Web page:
14 February 2007
The BJP’s pledge to make Sanskrit the second language of Uttarakhand will hopefully never see the light of day. Apart from carrying no benefit to the general population despite pandering to religious elites, it gives the impression that their only employment plan focuses on extensive temple building and subordinating the state to the rule of godmen and their goondas. The Gorkhas also supported religion and built many temples including Gangotri in Uttarakhand during their iron fisted rule, but no one would ever say their raj represented a golden age!
In fact, their Akali Dal partners’ request to make Punjabi a second language makes more sense, as that is one of the most common vernacular languages spoken in the state, followed by Nepali, Bengali, Bihari Hindi, etc… Neither of course evince any interest in the various native Garhwali and Kumaoni dialects at the core of the political cultural identity of the state. In this regard, the Gorkha Democratic Front’s pledge to put Garhwali and Kumaoni into the 8th schedule should be taken up. Ironically, only they have thus far recognized the legitimacy of the languages and the need to promote them, rather than dismissing them as some rustic variant of Hindi, which represents the supreme assimilationist arrogance directed against the region by the national parties.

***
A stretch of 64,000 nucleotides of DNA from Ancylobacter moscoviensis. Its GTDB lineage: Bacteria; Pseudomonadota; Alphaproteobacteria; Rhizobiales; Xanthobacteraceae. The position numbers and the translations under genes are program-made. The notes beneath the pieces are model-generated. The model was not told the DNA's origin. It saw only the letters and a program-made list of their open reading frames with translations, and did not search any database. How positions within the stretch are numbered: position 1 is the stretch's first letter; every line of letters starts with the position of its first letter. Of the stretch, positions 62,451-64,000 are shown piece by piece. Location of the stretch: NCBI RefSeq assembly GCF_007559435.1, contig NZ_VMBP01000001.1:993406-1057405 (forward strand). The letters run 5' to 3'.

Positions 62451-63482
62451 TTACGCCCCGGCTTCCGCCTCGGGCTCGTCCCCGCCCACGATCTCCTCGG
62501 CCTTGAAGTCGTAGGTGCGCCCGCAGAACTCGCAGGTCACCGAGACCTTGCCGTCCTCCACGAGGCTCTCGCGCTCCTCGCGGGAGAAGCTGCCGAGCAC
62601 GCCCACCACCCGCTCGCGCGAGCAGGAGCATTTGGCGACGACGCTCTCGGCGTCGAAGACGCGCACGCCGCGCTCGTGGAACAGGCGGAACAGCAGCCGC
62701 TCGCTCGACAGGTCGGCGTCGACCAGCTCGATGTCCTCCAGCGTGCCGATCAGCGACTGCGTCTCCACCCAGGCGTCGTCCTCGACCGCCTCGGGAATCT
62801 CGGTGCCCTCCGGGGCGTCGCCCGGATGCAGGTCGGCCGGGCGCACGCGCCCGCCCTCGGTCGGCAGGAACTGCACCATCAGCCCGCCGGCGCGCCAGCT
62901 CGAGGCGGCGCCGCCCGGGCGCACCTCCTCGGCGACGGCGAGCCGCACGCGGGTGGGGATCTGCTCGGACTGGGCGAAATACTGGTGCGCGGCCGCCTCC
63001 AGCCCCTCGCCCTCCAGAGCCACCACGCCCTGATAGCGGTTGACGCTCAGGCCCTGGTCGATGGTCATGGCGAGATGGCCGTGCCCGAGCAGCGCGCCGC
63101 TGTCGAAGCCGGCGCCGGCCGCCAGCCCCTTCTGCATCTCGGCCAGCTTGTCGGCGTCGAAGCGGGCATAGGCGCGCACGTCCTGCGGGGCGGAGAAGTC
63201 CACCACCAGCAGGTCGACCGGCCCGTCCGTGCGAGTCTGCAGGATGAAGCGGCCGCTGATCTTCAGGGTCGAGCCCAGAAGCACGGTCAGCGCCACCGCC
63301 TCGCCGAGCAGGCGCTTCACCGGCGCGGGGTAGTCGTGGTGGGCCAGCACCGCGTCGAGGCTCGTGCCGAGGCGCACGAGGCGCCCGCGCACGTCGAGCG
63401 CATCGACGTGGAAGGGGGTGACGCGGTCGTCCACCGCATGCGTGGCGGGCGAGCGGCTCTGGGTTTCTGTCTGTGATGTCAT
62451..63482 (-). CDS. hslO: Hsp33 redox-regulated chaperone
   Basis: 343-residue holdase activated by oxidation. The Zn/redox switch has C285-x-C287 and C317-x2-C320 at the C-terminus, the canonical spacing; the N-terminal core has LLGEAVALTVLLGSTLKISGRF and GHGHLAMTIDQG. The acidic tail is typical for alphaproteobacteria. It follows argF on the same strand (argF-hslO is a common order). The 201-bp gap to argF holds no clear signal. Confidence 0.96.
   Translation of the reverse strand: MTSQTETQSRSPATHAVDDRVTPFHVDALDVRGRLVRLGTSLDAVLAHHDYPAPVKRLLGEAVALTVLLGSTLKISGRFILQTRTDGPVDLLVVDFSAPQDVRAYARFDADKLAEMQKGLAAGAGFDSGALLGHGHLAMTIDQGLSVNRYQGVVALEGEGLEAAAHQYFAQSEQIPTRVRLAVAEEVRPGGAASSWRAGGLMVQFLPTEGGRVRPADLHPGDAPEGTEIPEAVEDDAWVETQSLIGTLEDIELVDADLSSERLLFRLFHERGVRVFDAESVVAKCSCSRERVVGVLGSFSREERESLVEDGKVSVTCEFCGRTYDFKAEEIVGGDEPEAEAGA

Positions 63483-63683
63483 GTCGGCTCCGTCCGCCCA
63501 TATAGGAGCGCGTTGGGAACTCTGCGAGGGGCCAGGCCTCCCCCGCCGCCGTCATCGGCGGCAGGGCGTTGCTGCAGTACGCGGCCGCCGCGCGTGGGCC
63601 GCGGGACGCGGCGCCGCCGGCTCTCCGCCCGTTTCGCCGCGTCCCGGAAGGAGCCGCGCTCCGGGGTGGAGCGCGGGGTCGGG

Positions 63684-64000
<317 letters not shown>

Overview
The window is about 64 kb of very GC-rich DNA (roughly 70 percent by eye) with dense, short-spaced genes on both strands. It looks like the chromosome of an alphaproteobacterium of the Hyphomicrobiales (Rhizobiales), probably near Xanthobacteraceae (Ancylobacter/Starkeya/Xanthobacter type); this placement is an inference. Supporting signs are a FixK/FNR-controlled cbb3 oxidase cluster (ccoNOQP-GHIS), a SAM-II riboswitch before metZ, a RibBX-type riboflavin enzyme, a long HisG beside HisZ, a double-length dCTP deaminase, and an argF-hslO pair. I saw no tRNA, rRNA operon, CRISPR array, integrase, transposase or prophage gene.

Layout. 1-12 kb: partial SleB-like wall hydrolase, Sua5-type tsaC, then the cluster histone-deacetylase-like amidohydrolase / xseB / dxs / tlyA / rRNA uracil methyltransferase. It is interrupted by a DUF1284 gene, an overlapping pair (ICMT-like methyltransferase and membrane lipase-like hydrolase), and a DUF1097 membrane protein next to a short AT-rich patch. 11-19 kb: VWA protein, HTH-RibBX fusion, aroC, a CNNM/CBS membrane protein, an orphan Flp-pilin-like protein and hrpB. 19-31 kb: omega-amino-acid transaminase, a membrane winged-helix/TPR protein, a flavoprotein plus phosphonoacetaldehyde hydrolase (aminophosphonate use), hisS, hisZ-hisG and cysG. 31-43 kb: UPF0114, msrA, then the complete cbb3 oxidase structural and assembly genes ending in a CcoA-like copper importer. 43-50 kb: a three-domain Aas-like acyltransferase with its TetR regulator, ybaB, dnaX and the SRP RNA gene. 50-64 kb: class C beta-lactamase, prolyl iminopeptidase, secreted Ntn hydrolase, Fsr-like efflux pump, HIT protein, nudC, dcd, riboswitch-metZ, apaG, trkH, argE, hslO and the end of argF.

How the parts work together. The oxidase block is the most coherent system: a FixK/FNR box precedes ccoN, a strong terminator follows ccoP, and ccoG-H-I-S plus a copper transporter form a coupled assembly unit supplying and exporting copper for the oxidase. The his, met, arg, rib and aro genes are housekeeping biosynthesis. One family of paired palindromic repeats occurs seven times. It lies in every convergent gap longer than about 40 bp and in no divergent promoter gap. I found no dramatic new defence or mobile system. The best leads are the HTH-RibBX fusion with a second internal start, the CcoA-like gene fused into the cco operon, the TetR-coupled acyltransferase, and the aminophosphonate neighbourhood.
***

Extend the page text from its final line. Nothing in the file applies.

Sadly, a lot of Garhwalis and Kumaoni elites, despite their parochial sentiments on everything else, feel the same contempt, which is why the region has always been sold out by its so-called leaders. The fact that these elites have had an easier time assimilating into general plains upper caste culture has further reinforced castism and the importation of alien ideas such as Karva Chauth and female infanticide (see Times of India Editorial, Karva Chauth Capitalism, for what this may entail). Meanwhile, the scheduled castes, themselves descendants of the first inhabitants, have remained since time immemorial the guardians of authentic hill culture through their music, ballads, and maintenance of oral traditions.
Thus, this distinction between “sanskriti” as in the living culture, and “sanskritization”, as in assimilation, remains a fundamental issue impacting identity politics throughout India and its diaspora. Given the hegemonistic pretentions of those who would exploit people’s sentiments so blithely for political gain, drawing this distinction is more important then ever.